by K.G. Gregory, Aug 23, 2022 in FriendsOfScience
Many governments have made promises to reduce greenhouse gas emissions by replacing fossil fuels with solar and wind generated electricity and to electrify the economy. A report by Thomas Tanton estimates a capital cost of US$36.4 trillion for the U.S.A. economy to meet net zero emissions using wind and solar power. This study identifies several errors in the Tanton report and provides new capital cost estimates using 2019 and 2020 hourly electricity generation data rather than using annual average conditions as was done in the Tanton report. This study finds that the battery costs for replacing all current fossil fuel fired electricity with wind and solar generated electricity, using 2020 electricity data, is 111 times that estimated by the Tanton report. The total capital cost of electrification is herein estimated, using 2020 data, at US$290 trillion, or 13.5 times the U.S.A. 2019 gross domestic product. Overbuilding the solar plus wind capacity by 18% reduces overall costs by 17% by reducing battery storage costs. Allowing fossil fuels with carbon capture and storage to provide 60% of the electricity demand dramatically reduces the total costs from US$290 trillion to US$20.5 trillion, which is a reduction of 92.9%. Battery storage costs are highly dependent on the year’s weather and the seasonal shape of electricity demand.
by P. Gosselin, January 20, 2018 in NoTricksZone
It has long been dawning on most people that the costs of Germany’s Energiewende (transition to green energies) have been spectacularly underestimated. As Germany rushes into its foray with renewable energies, principally wind and sun, we are finding out that many of the costs involved were never taken into account.
by Steve Austin, July 26, 2017 in Oil-Price.Net
US wins, Middle East loses
While US scores with increased rig count and production, the oil industry in the Middle-East is festering with under investment. Said to be in trillions, the lack of investment could boomerang as supply deficit within a decade. Let’s not forget that oil exploration is a long term development in which a decade is but short. Why are the investors moving away?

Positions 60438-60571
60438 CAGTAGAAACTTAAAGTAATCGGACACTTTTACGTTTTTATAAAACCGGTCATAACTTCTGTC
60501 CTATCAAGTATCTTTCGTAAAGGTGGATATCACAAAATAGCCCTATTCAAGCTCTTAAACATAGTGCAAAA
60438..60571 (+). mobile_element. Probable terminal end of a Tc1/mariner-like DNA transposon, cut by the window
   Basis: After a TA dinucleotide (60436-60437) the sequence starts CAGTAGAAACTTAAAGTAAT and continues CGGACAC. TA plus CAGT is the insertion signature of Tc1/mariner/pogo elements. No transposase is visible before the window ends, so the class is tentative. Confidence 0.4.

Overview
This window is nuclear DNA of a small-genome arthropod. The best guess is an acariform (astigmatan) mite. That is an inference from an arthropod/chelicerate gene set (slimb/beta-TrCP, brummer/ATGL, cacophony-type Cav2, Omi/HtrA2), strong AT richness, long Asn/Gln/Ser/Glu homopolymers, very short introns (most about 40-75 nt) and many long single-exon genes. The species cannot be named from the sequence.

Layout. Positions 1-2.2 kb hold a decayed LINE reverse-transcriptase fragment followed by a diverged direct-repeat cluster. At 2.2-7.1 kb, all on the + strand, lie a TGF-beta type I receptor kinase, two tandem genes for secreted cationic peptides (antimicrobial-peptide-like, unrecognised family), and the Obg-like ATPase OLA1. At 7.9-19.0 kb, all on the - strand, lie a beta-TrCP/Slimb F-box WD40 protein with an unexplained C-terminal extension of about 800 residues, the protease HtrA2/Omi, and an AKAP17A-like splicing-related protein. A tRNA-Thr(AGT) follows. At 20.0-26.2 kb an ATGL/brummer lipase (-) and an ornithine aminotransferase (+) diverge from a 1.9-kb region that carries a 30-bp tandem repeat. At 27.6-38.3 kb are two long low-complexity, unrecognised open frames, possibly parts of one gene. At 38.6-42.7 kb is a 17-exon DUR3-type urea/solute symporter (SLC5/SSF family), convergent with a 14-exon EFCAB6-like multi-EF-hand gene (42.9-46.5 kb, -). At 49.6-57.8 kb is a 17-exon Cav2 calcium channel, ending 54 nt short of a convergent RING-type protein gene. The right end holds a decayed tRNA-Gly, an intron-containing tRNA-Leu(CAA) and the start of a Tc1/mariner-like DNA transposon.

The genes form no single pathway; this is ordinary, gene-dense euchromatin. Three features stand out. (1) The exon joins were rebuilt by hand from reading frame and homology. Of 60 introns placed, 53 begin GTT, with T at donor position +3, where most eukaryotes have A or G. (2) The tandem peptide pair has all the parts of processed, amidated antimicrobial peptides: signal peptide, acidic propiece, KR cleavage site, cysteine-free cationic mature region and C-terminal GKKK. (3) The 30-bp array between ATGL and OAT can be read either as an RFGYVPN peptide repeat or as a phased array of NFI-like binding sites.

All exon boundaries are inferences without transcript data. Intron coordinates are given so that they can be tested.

by NY Times, July 13, 2017 in WUWT
The level of renewable use is now so high in Germany that serious electric grid reliability and stability issues now exist which require both fossil power plant emergency backup for failed renewable production and dictate rejecting renewable energy to ensure operation of fossil plants required for electric grid reliability and stability.
by Dennis T. Avery, June 30, 2017 in ClimateChangeDispatch
Statistician Bjorn Lomborg had already pointed out that the Paris CO2 emission promises would cost $100 trillion dollars that no one has, and make only a 0.05-degree difference in Earth’s 2100 AD temperature. Others say perhaps a 0.2 degree C (0.3 degrees F) difference, and even that would hold only in the highly unlikely event that all parties actually kept their voluntary pledges.
by Anthony Watts, May 30, 2017 in WUWT
From the UNIVERSITY OF SUSSEX and overheated climate science department, comes a claim that just doesn’t seem plausible, suggesting that in the future, nearly 11% of a “worst-off city” gross domestic product would be consumed by UHI boosted climate change. On the other hand, the study is by Dr. Richard Tol, who is well respected by the climate skeptic community. He does have a point about “the effects of uncontrolled urban heat islands”
Overheated cities face climate change costs at least twice as big as the rest of the world because of the ‘urban heat island’ effect, new research shows.
by Ian Aitken, May 28, 2017
The eminent scientist Stephen Koonin has stated that, ‘Today’s best estimate of the sensitivity [of the atmosphere to the addition of carbon dioxide]… is no different, and no more certain, than it was 30 years ago. And this is despite an heroic research effort costing billions of dollars.’
by Virginia Tech, April 20, 2017 in ScienceDaily
The 2010 BP Deepwater Horizon oil spill did $17.2 billion in damage to the natural resources in the Gulf of Mexico, a team of scientists recently found after a six-year study of the impact of the largest oil spill in US history.
This is the first comprehensive appraisal of the financial value of the natural resources damaged by the 134-million-gallon spill.